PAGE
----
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Hyunwoo: 안녕하세요. 선현우입니다.
Keith: Keith here. Newbie Season 2, Lesson #2. That’s What I Am Saying.
Hyunwoo: What’s what you are saying?
Keith: 그러니까.
Hyunwoo: 그러니까 뭐?
Keith: 그러니까.
Hyunwoo: 그러니까.
Keith: That’s what I am saying.
Hyunwoo: Do you say that expression often? That’s what I am saying.
Keith: Yeah kind of.
Hyunwoo: What does it mean?
Keith: It just means that’s what I am saying, that’s what I mean. So…
Hyunwoo: In Korean as well, I say 그러니까 very often. 그러니까 그러니까.
Keith: Well we are going to get into that phrase in a little bit but before we do that, we just want to introduce the Newbie Series once again just to let you know what’s going on. Here we are giving you short conversations with essential words and phrases that you can pick up in any lesson that you show up in. So if you show up in Lesson 25, there is a phrase or a word that you can use in everyday conversation. So as we mentioned just before, 그러니까 that’s what I am saying. Well that’s a really common phrase that you can use every day. All right, so before we get into the words, let’s get into the dialogue. What are we talking about today?
Hyunwoo: Two good friends are talking to each other. One person is talking about his dream and the other person is very skeptical right?
Keith: Well since they are good friends, they are talking in informal language, intimate politeness level. We don’t want to get too much into the politeness levels in our newbie series but just to let you know, the language that you will be hearing is between two good friends. Okay so let’s listen in.
진수: 나는 부자가 될 거야.
민호: 언제?
진수: 몰라. 아주 큰 부자가 될 거야!
민호: 그러니까, 언제?
Hyunwoo: 이번에는 천천히 한 번 더.
진수: 나는 부자가 될 거야.
민호: 언제?
진수: 몰라. 아주 큰 부자가 될 거야!
민호: 그러니까, 언제?
Hyunwoo: 이번에는 영어로.
진수: 나는 부자가 될 거야.
Jinsu: I'm going to be rich.
민호: 언제?
Minho: When?
진수: 몰라. 아주 큰 부자가 될 거야!
Jinsu: I don't know. I'm going to be a very rich man!
민호: 그러니까, 언제?
Minho: That’s what I’m saying. When?
Keith: And what do you think of the conversation?
Hyunwoo: I find myself asking the same question too. 언제 when? It’s easy to say you are going to be rich right but it’s not easy to say when and how.
Keith: Well this is what I like to say. I am going to be a rich man.
Hyunwoo: When?
Keith: 그러니까 I don’t know.
Hyunwoo: 그러니까 when?
Keith: Well if you don’t know the words for rich man, let’s get into the vocabulary.
Keith: What’s the first word we have today?
Hyunwoo: 부자.
Keit: Rich person.
Hyunwoo: 부자 [slowly - broken down by syllable] 부자 [natural native speed]
Keith: Next is
Hyunwoo: 될 거야.
Keith: Will become.
Hyunwoo: 될 거야 [slowly - broken down by syllable] 될 거야 [natural native speed]
Keith: Next we have
Hyunwoo: 몰라.
Keith: I don’t know.
Hyunwoo: 몰라 [slowly - broken down by syllable] 몰라 [natural native speed]
Keith: And now we have
Hyunwoo: 아주.
Keith: Very.
Hyunwoo: 아주 [slowly - broken down by syllable] 아주 [natural native speed]
Keith: And lastly
Hyunwoo: 큰.
Keith: Big.
Hyunwoo: 큰 [slowly - broken down by syllable] 큰 [natural native speed]
Keith: We had a lot of useful words in today’s conversation. Let’s talk about them in a little more detail.
Keith: Okay first word we have
Hyunwoo: 부자.
Keith: Rich person. Now this is a noun that refers to a person.
Hyunwoo: 네.
Keith: So instead of rich as in describing someone that 부자 is actually a rich person.
Hyunwoo: 네, 맞아요.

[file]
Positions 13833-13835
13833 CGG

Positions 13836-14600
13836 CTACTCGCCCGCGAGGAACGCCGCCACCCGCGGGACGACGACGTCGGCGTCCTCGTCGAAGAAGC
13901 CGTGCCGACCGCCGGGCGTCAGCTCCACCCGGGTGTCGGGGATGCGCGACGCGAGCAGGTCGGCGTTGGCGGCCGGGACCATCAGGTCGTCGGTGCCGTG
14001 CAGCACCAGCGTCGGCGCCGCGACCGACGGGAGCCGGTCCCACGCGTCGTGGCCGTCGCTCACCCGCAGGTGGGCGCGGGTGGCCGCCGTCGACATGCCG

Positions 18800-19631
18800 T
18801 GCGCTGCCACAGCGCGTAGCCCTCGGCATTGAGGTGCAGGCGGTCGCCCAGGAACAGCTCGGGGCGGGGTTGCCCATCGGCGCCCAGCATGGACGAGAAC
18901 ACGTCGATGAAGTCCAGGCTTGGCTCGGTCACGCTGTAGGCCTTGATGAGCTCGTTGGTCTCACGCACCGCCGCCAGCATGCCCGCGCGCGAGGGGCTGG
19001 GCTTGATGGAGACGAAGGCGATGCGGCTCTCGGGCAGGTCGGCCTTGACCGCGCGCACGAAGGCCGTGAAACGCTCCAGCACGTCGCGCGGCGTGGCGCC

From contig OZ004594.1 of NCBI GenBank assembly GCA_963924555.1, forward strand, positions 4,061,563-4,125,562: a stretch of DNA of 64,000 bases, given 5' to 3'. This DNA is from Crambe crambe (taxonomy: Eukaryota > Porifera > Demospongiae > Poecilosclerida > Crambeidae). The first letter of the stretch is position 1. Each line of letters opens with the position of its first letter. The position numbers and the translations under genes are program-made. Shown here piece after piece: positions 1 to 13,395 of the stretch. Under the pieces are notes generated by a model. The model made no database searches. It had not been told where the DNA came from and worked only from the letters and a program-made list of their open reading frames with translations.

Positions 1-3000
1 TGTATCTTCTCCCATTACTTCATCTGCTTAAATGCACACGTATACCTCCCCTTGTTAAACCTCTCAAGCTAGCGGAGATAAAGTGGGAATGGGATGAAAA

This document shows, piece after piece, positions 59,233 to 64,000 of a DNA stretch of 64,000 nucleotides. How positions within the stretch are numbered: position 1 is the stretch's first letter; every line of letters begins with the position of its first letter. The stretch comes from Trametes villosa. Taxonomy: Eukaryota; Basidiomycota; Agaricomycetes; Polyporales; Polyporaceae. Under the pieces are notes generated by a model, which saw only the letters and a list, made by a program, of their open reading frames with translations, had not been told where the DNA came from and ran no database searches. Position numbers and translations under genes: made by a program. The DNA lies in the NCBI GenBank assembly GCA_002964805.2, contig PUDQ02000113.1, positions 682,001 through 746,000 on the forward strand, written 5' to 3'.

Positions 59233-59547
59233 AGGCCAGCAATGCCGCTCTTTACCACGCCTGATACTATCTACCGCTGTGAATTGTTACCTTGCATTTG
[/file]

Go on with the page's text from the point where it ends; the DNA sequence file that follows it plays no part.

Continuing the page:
Keith: So how do you say rich?
Hyunwoo: It’s a bit complicated but Koreans often say, you have a lot of money 돈이 많은.
Keith: But a rich person, the noun is
Hyunwoo: 부자.
Keith: All right. Let’s move on to our next word. Now we have
Hyunwoo: 몰라.
Keith: I don’t know. Now this is a great, great, great word to know. It’s used so commonly every day I probably say about – I am estimating here maybe around 15, 20 times a day.
Hyunwoo: Ah that’s like every hour.
Keith: Yeah. More than…
Hyunwoo: Yeah 몰라, 몰라.
Keith: Because I don’t know. I don’t know a lot of things but yeah it’s a great way to express that you don’t know.
Hyunwoo: 몰라.
Keith: And a lot of times, it’s doubled like you just said before. Instead of just 몰라 it’s 몰라 몰라.
Hyunwoo: 몰라 몰라 몰라.
Keith: It’s tripled. It’s like I don’t know, I don’t know. Get off my back, leave me alone.
Hyunwoo: 맞아요. 몰라, 몰라, 몰라.
Keith: So whenever you have a question and you don’t know the answer to, you can just respond with
Hyunwoo: 몰라. or 몰라!
Keith: What’s the difference over there?
Hyunwoo: 몰라! is like, just like you said, get off my back but if you just say 몰라 plainly, it’s an honest I don’t know and 몰라! is like an angry I don’t know, don’t ask me.
Keith: Got to get that little wavy 아~ there.
Hyunwoo: Yeah 몰라~ and if you say 몰라 it includes the sentence, don’t ask me but you don’t even want to say, don’t ask me 물어보지 마. So you just say 몰라.
Keith: All right. So remember to pay attention to our intonation and if you are talking to your boss or teacher or someone that you should be a little more respectful to, what do you say?
Hyunwoo: 모르겠습니다. 모르겠습니다.
Keith: That might be a little difficult. Let’s go with the easier one.
Hyunwoo: 몰라요.
Keith: It’s not as polite as what we just mentioned before 모르겠습니다 but it’s still polite enough.
Hyunwoo: Because we have the 요 at the end of the word.
Keith: Right. Okay so let’s move on. What’s our next word?
Hyunwoo: 아주.
Keith: Very. Now this is an adverb pretty much the same as in English.
Hyunwoo: 아주.
Keith: Can we have a couple of example sentences?
Hyunwoo: 아주 맛있어요.
Keith: It’s very delicious.
Hyunwoo: 아주 비싸요.
Keith: It’s very expensive. So if you know any descriptive verbs also known as adjectives, then you can just add 아주 in front and it’s very something. What was that first example that you gave us?
Hyunwoo: 아주 맛있어요.
Keith: It’s very delicious. How do you say, wow, this is very delicious?
Hyunwoo: 우와! 아~주 맛있어요. It’s not 아주 맛있어요. It’s always 아~주 맛있어요.
Keith: So if you want to intensify your very, you can just stress the 아 in front.
Hyunwoo: Yeah. 아~주 맛있어요.
Keith: Okay. Let’s move on. Next word.
Hyunwoo: 큰.
Keith: Big and we have a noun modifier over here. So if you want to modify a noun which is traditionally called an adjective, then you can use 큰. So we have 큰 noun, big noun. What was in today’s example?
Hyunwoo: 큰 부자.
Keith: A big, rich person. Now it’s not referring to the size of the person or the height of the person but we are talking about a big rich person which, means very rich.
Hyunwoo: 네. It’s the amount of fortune that the person has. 큰 부자.
Keith: Okay. Let’s have a couple of other examples. Remember, you need to have 큰 and then a noun.
Hyunwoo: 큰 가방.